SOURCE: Bard Valley Medjool Date Growers Association

Bard Valley Medjool Date Growers Association

April 12, 2011 10:53 ET

Easter and Passover Put Medjool Date Growers in a Festive Mood

BARD VALLEY, CA--(Marketwire - Apr 12, 2011) - Spring flowers, colored eggs and unleavened bread aren't the only symbols of Easter and Passover.

Dates have become synonymous with the spring holidays, according to the country's leading group of Medjool date growers.

The Bard Valley Medjool Date Growers Association (BVMDGA), responsible for the majority of Medjool dates grown in the U.S., predicts that up to 30 percent of all dates consumed this year will be eaten in conjunction with the April religious holidays. The increased holiday demand is part of a nationwide "re-discovery" of the health, taste and cooking benefits of one of the world's oldest and most mysterious fruits.

Other times of significant Medjool date consumption include Hanukkah and Christmas, and during the month-long Muslim observance of Ramadan, which occurs this year in August.

"While Americans typically lag behind their counterparts in Europe and the Middle East in their appreciation of Medjools and other dates, we are definitely seeing resurgence in U.S. demand, especially during the spring holidays," said Ed O'Malley, president of Datepac, which in collaboration with the BVMDGA provides 70 percent of the U.S. Medjool date crop.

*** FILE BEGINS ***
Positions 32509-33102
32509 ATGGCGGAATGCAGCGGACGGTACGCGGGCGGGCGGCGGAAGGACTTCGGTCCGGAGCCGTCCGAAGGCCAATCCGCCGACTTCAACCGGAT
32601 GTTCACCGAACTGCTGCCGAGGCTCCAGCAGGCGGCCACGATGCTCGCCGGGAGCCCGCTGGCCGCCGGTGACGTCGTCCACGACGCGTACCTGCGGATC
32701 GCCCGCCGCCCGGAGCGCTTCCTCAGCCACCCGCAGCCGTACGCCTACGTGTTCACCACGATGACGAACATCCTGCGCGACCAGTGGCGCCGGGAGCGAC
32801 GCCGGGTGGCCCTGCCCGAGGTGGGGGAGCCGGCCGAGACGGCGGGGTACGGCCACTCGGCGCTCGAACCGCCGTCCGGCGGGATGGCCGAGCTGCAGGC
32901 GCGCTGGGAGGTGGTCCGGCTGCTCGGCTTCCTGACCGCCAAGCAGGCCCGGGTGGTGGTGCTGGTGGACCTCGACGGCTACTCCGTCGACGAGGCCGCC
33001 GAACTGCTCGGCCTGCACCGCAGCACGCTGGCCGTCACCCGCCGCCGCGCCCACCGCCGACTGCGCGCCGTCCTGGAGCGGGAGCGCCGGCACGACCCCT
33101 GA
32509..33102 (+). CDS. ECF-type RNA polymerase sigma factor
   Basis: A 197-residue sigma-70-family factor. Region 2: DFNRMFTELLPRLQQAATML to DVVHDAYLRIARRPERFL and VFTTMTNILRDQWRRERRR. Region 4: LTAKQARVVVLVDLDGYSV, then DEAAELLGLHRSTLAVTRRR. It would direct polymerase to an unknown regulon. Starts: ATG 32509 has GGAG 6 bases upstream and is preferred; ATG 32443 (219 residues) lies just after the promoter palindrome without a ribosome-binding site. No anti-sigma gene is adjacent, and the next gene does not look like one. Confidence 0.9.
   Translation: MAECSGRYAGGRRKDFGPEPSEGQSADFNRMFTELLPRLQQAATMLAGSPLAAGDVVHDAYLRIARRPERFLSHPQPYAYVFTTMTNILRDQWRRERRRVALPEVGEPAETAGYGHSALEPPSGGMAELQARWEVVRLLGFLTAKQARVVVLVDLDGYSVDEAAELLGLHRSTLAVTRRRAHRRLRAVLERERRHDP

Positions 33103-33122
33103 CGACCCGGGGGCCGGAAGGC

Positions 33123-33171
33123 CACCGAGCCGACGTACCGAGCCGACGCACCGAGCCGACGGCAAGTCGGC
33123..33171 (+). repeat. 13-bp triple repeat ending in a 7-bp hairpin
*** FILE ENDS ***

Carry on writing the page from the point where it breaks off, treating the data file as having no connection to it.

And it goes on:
Long regarded as the "Fruit of Kings," Medjool dates are widely considered the most premium, best-tasting dates in the world.

"Most folks think they know dates -- and then they taste a Medjool right out of the box or in a recipe and it changes everything," said O'Malley. "The general consensus is that they taste more like caramel than a piece of fruit packed with more antioxidants than blueberry juice and more potassium than bananas."

According to O'Malley, Medjools are a good source of fiber and contain slightly less antioxidants than pomegranate juice. Naturally sweet, they contain no added sugar, are low glycemic for sustained energy and offer important vitamins and minerals, including Potassium, Copper, Magnesium, Vitamin B6, Niacin, Calcium, Iron and Vitamin K.

For information and high-res art on Bard Valley Medjool Dates, including recipes, serving suggestions and nutritional information, go to

About Bard Valley Medjool Dates
The Bard Valley Medjool Date Growers Association, a consortium of family growers in the southwest, is responsible for 70 percent of the Medjool dates grown in the U.S. For more information, visit

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